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TORONTO, Feb 26 (Reuters) - The Toronto Stock Exchange’s main index picked up steam in the early afternoon on Tuesday, jumping more than 100 points as energy and materials shares gained as commodity prices strengthened.
Oil and gas shares led the way up, adding 1.8 percent as the price of oil vaulted over $100 a barrel, buoyed by cold weather in Europe and the United States, and the OPEC president’s view that the group will not raise output at its meeting next week.
The materials and financial sectors, which combined make up nearly half of the index, also lifted the market, gaining 0.8 percent and 1.2 percent respectively.
Teck Cominco TCKb.TO rose C$1.37, or 3.7 percent, to C$38.74, while Canadian Imperial Bank of Commerce (CM.TO) moved up C$1.77, or 2.6 percent, at C$69.87.
“I would like to think the market is, in the short run, over sold, and it doesn’t take very much - you get a few people wanting to come in to buy a few things and next thing you know, the market starts to move up,” said Irwin Michael, portfolio manager at ABC Funds. “I suspect there’s still a lot of cash out there.”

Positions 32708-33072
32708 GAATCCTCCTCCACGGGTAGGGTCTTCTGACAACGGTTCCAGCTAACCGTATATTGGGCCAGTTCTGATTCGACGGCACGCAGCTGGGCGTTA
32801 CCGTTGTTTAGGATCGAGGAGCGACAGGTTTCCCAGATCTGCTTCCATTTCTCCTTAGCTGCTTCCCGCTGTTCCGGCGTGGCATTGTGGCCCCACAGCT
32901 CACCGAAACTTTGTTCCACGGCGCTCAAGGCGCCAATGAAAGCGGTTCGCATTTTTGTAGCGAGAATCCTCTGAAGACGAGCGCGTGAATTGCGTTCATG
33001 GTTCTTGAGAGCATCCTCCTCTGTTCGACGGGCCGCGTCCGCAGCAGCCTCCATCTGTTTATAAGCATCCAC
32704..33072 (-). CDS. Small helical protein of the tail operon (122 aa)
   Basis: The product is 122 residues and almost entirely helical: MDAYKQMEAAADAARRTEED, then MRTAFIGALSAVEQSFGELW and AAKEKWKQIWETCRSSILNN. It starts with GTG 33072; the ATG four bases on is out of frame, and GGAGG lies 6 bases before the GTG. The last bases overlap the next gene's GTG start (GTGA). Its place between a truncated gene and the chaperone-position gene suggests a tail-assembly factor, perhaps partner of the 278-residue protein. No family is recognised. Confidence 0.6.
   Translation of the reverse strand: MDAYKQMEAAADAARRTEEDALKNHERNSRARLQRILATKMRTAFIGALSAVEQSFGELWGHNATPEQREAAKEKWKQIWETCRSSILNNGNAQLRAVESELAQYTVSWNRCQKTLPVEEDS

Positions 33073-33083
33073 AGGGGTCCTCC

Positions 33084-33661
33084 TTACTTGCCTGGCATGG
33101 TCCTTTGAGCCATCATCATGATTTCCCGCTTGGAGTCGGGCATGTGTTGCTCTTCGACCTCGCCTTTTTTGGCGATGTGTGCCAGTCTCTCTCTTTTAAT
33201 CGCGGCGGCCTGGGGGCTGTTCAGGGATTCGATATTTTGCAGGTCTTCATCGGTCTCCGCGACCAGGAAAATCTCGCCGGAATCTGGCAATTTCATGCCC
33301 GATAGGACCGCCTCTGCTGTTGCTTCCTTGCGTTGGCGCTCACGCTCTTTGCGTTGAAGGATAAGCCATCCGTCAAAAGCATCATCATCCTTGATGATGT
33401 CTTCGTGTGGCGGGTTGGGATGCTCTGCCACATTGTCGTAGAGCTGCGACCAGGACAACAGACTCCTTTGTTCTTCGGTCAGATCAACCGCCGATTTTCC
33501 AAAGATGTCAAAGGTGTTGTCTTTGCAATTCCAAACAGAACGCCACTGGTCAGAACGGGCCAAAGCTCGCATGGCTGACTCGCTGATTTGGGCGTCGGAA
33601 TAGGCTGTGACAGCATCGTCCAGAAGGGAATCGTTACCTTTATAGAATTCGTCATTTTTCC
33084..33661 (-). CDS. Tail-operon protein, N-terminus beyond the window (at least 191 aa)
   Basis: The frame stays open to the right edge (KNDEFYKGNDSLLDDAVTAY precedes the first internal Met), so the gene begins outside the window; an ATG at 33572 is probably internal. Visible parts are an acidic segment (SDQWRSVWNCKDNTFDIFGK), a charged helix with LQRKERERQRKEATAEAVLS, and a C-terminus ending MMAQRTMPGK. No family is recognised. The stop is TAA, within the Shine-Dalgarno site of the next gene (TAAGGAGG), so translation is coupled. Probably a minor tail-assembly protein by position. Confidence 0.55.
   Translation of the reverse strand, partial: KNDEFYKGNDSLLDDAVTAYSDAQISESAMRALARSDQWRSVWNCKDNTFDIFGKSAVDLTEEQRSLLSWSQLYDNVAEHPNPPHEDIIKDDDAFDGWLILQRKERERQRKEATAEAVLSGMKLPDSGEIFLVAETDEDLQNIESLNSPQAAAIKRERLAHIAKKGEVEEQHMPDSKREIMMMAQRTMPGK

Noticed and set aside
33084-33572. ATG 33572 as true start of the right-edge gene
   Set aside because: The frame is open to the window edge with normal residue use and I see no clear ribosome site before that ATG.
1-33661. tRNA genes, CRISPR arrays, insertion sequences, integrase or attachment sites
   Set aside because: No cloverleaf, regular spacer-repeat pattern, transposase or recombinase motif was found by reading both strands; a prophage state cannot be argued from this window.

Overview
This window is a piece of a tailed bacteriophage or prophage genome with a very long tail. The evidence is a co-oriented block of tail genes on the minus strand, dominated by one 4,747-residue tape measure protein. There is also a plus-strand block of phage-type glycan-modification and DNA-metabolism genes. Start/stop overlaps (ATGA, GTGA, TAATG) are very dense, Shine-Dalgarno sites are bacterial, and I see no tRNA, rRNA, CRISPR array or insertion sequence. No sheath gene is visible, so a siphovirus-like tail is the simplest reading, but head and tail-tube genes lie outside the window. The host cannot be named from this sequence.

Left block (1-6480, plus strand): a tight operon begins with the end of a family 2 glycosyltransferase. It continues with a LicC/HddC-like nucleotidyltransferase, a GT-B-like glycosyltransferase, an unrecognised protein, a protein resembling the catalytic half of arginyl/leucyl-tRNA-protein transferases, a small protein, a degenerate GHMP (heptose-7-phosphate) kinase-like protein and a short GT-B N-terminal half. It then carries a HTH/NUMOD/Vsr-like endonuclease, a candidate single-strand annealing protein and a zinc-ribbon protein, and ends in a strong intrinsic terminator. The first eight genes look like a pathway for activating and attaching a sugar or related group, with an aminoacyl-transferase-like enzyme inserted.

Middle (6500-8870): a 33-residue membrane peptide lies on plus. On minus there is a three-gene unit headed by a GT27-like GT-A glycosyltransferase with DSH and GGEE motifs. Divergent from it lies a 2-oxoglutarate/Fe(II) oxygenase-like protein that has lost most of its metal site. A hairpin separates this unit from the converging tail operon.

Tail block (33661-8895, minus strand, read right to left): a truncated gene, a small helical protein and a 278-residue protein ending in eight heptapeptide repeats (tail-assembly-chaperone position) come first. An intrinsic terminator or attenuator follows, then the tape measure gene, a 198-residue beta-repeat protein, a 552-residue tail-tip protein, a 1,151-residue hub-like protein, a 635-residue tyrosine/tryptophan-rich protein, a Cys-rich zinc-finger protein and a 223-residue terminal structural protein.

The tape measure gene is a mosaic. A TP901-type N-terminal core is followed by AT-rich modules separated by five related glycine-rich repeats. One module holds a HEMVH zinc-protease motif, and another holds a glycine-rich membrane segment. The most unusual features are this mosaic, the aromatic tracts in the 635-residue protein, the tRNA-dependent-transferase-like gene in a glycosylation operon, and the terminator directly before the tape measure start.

The S&P/TSX composite index .GSPTSE was up 129.68 points, or 0.95 percent, at 13,827.13 with all but two of its 10 main sectors pushing higher.
The Toronto benchmark was able to shrug off earlier downward pressure generated by the release of more weak U.S. economic data. U.S. producer prices jumped in January, topping the Street’s expectations, and fueling worries that the U.S. Federal Reserve might not be able to continue cutting interest rates.
“Everything’s been very negative for the last month-and-a-half, (so) even the bad news now is starting to be reflected as maybe in the marketplace,” Michael said.
On the downside, soft drink maker Cott Corp (BCB.TO) was the biggest percentage loser, giving up 34 percent, after key customer Wal-Mart (WMT.N) gave notice it would reduce U.S. shelf space for some soft drinks. Cott was down C$1.36 at C$2.64.
BlackBerry-maker Research In Motion RIM.TO was down C$1.59, or 1.5 percent, at C$106.86.
As well, investors were anticipating the release of the federal budget later in the day.
$1=$0.98 Canadian Reporting by Leah Schnurr; Editing by Peter Galloway